With the onset of COVID-19, suddenly working remotely isn’t just a nice option for some workers, but a requirement brought on by state and local stay-at-home orders. So now our typical days in the office are not so typical days working at home — and now sharing space with working spouses or partners, and/or kids going to school at home.

Everyone who works remotely must figure out when to work, where to work, and how to create boundaries between work and personal life.

Remote works brings its own challenges.

  • Collaboration and communication can be more difficult
  • Feelings of isolation
  • Facing more distractions than they would at the office (especially workers with families and kids also at home because of the pandemic)

Unplugging after work is another challenge remote workers face.  According to data from Owl labs’ 2019 State of Remote Work Report, remote workers say they work more than 40 hours per week.

Many working parents are facing working from home with kids for the first time. It won’t be easy or perfect, but there are a few strategies you can use to make your new situation a little easier.

Dealing with distractions

Setting up dedicated spaces for everyone will help you avoid distractions — but it won’t remove temptations.

Here’s how to handle some of the most common productivity-killers you’ll face working from home.

Phone calls: Train family and friends not to call you during your work hours (and school hours). It will be easy if you have a separate phone for work, but either way, don’t answer personal calls during business hours.

Household chores: Do your big household chores during non-work hours — just like you did when you were working outside of your home.

Time on internet: Be careful not to allow productive internet research slide into time-wasting random surfing.

When it’s time to work, you must adopt the mindset that you are at work. Think of everyone going to work (job and school = work for everyone).

Set a Schedule

And stick to it — most of the time. Having clear guidelines for when to be at work (and your kids to be at school) helps to set boundaries about work time and home time. Plus, routines help keep anxiety in check by maintaining consistency in a time where things change rapidly.

Don’t be afraid to get creative with your schedule. Consider starting your day early or working past the normal workday to adjust to meetings that take place in different time zones.

Consider an alternating schedule if you have other adults in the house. One is focused on work while the other is on “school duty” and does their work on a different schedule. It may not be possible to get all your work done during your normal business day if you are also on school duty.


Talk to your manager or human resources. You may need to make adjustments to be able to both work at home and take care of your children who are at home and not at school or day-care because of COVID-19 stay-in-place orders.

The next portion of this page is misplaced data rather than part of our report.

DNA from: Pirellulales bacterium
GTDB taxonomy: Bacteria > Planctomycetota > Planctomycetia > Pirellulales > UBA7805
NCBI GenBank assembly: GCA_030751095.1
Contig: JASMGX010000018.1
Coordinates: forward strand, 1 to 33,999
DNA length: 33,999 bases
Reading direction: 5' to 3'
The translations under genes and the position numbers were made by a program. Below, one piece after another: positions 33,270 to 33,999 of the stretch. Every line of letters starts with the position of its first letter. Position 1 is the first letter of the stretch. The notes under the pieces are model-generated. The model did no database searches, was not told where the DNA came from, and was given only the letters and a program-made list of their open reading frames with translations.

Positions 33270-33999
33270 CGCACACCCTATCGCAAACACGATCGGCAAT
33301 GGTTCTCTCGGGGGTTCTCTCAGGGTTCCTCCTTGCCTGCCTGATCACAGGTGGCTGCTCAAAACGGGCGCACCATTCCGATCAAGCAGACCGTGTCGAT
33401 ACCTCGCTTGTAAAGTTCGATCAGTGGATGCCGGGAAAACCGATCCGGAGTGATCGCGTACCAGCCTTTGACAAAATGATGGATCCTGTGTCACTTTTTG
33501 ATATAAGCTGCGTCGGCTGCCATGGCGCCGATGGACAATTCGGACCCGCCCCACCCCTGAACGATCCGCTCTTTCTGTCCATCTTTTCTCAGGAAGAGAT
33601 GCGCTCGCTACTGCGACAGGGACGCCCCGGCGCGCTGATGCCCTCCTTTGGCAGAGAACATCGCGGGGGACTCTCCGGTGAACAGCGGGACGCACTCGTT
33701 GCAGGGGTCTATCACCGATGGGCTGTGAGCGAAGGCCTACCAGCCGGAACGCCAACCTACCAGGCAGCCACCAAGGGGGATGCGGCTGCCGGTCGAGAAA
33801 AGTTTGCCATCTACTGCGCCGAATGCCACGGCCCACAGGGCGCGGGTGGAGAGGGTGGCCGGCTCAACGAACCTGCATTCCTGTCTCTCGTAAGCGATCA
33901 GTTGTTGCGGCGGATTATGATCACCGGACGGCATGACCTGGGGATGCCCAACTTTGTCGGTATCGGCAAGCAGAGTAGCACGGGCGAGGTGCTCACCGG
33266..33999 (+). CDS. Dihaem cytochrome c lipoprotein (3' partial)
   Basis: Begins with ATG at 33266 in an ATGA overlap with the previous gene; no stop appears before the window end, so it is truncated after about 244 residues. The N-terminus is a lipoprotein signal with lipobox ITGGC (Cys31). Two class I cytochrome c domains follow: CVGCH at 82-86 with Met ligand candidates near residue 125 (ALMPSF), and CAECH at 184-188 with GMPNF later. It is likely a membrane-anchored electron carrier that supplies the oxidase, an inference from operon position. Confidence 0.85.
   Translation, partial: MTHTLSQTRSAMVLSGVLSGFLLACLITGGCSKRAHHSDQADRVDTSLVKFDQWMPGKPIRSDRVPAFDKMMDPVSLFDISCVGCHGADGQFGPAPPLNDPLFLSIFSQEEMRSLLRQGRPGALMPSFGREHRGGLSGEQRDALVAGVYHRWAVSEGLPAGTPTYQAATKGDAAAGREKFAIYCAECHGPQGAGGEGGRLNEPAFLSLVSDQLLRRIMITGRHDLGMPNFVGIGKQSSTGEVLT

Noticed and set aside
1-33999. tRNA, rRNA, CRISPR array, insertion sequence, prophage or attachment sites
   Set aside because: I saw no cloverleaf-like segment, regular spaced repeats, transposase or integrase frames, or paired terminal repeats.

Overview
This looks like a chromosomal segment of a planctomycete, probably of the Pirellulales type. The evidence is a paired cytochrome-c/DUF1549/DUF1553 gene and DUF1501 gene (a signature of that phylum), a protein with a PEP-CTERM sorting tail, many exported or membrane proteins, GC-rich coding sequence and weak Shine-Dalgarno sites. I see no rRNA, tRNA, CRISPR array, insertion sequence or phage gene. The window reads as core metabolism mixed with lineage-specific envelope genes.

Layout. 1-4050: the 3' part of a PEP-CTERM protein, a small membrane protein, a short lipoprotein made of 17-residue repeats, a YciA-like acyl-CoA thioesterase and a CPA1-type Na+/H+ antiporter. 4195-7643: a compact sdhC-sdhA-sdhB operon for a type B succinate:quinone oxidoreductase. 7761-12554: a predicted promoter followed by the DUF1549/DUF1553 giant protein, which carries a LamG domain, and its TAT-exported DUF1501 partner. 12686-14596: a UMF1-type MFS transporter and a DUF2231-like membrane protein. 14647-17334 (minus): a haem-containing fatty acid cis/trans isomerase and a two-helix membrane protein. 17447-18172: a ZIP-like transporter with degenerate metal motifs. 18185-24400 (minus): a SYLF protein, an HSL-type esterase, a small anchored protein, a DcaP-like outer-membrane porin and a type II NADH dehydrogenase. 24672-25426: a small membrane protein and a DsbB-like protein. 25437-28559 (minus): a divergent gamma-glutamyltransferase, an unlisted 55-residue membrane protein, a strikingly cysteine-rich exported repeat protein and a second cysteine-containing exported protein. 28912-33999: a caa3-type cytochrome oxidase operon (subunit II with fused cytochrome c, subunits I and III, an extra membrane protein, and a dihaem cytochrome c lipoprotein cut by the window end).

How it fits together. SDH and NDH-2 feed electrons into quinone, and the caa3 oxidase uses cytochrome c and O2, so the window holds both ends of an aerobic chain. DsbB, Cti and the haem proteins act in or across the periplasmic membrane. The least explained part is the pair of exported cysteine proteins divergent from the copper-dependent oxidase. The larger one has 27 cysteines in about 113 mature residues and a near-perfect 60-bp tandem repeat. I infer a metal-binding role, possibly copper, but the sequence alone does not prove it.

Remember that this isn’t your personal situation that you just want to do— it’s a community issue. Having this type of conversation can help everyone (you, your boss, and your co-workers).  Communicate your needs to help make life less stressful and keep work productive.

When you work in an office and you see your co-workers, communication is just easier. If you need to get a message to a coworker, you stuck your head in their office or caught them in the breakroom.  Now most office communication comes through Zoom or email.

Keeping your boss and coworkers informed about what you’re working on and what you’re struggling with can help make life less stressful.

Good and frequent communication helps manage feelings of being isolated from work too.


Look at your most important tasks and projects and work to do them while your kids are engaged in school. Again, if you have another adult at home, you can work uninterrupted in the morning while your partner watches the kids and then you switch in the afternoon.

If you are a single parent, you may need more flexibility — so remember to communicate with your manager.

Set aside hours of the day when you’re available for calls and virtual meetings. Don’t forget to let the kids know when you are uninterruptible too.

And. . . eat that frog before lunch.

This strategy from Brian Tracy’s book, Eat that Frog, recommends that you attack your most intimidating task first thing in the morning so you don’t dread doing it all day. This strategy fuels productivity.[1]

What if you start your work in the afternoon because you are on school duty? Doesn’t matter, the point of the strategy is to start with your most challenging task so that it either gets done or moves forward.

Take Breaks

Schedule frequent breaks in the day. Instead of working in long blocks of time, break up your day a bit. Work for 30 minutes or an hour and then take a ten-minute break to go for a short walk or hang out with your kids. It helps energize everybody.


Working from home takes adjustments. It won’t be perfect. It is okay to fail forward. Try these tips to help you your whole family stay productive at home.


This article shouldn’t be construed as legal advice. If you have detailed questions, they should be addressed directly with your labor and employment attorney.

[1] How to Increase Your Productivity as a B2B Writer. https://www.awai.com/2018/01/how-to-increase-your-productivity-as-a-b2b-writer/